Plant scientists thought that they had found a way to boost grain yield in wheat by increasing the amount of an enzyme, ca1pase. But their experiments, published in Plant Physiology, didn’t turn out as expected.
In some plants, ca1pase plays an important role in the activity of Rubisco, the protein that facilitates photosynthesis, the process which turns carbon from the air into biomass. Without Rubisco, plants wouldn’t grow and we’d all starve.
“Rubisco is the most abundant protein on the planet,” said Dr Elizabete Carmo-Silva, from the Lancaster University Photosynthesis Group, who led the study. “It’s also very inefficient: at Lancaster, we have been doing a lot of research to find ways to improve its efficiency, and so increase crop yield.”
“Not all Rubisco in a plant is active, because some gets bound to inhibitors: ca1pase gets rid of these inhibitors. I liken it to whether the Rubisco has had its morning coffee or not.”
“Our hypothesis was that increasing the amount of ca1pase in plants would mean fewer inhibitors and so increase the activity of Rubisco – more Rubisco would have had its coffee. This would lead to increased photosynthesis, and so bigger plants and more grain.”
To test the hypothesis, scientists at Rothamsted Research produced several lines of wheat plants with the ability to produce more ca1pase. These were then grown in glasshouses in the Lancaster Environment Centre, alongside a control group of wild type wheat.
Elizabete and her colleagues Ana Karla Lobo, Doug Orr and Marta Gutierrez took samples of the top leaves of the wheat when the plants were green and photosynthesising. They did further measurements when the wheat was ready for harvest. They analysed plant size, grain yield, the level of ca1pase and Rubisco inhibitors, as well as measuring how much Rubisco was present and how active it was. Some of the results were a complete surprise.
While there was up to 30 times more ca1pase expression in the treated plants and fewer inhibitors, there was a big decrease in Rubisco – up to 60% less. Even more unexpectedly, the treated plants were smaller than the control group, and had up to 72% less grain – the opposite of what the scientists had predicted.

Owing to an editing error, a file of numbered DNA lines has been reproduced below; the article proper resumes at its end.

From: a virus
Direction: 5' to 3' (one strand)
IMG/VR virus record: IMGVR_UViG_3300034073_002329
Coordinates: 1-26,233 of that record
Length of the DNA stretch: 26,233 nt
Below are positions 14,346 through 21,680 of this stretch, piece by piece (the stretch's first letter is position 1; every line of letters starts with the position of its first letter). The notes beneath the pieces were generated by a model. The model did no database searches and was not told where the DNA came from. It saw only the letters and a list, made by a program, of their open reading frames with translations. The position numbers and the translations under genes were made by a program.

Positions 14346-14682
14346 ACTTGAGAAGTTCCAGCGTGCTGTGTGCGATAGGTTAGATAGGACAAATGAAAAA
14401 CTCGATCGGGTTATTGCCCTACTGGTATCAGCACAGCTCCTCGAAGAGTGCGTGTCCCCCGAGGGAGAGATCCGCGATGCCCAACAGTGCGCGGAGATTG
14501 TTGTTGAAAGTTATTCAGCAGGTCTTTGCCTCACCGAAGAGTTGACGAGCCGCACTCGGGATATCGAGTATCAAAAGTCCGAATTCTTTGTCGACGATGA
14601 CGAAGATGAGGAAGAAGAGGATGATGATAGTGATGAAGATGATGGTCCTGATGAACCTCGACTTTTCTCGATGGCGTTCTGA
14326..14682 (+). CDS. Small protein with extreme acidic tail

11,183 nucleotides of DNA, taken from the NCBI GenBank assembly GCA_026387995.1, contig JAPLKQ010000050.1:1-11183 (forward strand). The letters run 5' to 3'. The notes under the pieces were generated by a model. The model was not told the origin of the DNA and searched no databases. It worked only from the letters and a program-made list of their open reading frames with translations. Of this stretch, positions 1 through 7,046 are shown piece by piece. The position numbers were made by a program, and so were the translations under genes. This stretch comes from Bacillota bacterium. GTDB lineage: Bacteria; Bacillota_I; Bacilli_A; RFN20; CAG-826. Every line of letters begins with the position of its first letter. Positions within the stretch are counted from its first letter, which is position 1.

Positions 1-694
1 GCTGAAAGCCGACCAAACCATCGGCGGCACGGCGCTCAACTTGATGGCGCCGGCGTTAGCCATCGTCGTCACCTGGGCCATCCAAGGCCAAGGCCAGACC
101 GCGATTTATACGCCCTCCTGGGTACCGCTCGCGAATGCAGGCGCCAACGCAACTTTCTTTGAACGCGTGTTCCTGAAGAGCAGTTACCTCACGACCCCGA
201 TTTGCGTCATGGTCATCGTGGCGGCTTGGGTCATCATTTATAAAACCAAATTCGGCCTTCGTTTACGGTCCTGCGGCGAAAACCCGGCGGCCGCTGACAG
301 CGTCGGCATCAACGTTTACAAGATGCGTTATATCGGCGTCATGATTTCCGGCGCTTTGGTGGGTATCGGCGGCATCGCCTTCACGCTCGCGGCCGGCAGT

“Initially I asked myself how our hypothesis turned out to be so wrong, why are the plants doing this?” Elizabete said. “But the fun thing about Rubisco is that it’s a very complex, tightly regulated system that we don’t fully comprehend yet.
“This result has given us ideas about what we need to test next in order to understand Rubisco regulation. There was a study about 20 years ago which suggested that if the inhibitors are bound to Rubisco, they protect it from degradation: so indirectly ca1pase could be leading to more Rubisco being degraded. Our next step is to set up an experiment to investigate Rubisco degradation in the leaves.”
Is this a major setback in the quest to increase crop production through increasing the efficiency of Rubisco? “Not at all,” says Elizabete. “It’s now clear that we can get a 20% increase in yield by improving Rubisco regulation. What we don’t know yet is exactly how to do it and what to target but I am convinced that we will get there.
“While the ca1pase research might seem disappointing at first, it’s an important step in designing a successful approach to improve Rubisco, which is vital if we are going to feed a growing population.”
The study was supported by N8 Agrifood Seed Core Funding and involved scientists from Lancaster University, Rothamsted Research and the Federal University of Ceará in Brazil, who will also be involved in the follow up experiments, along with the University of Leeds.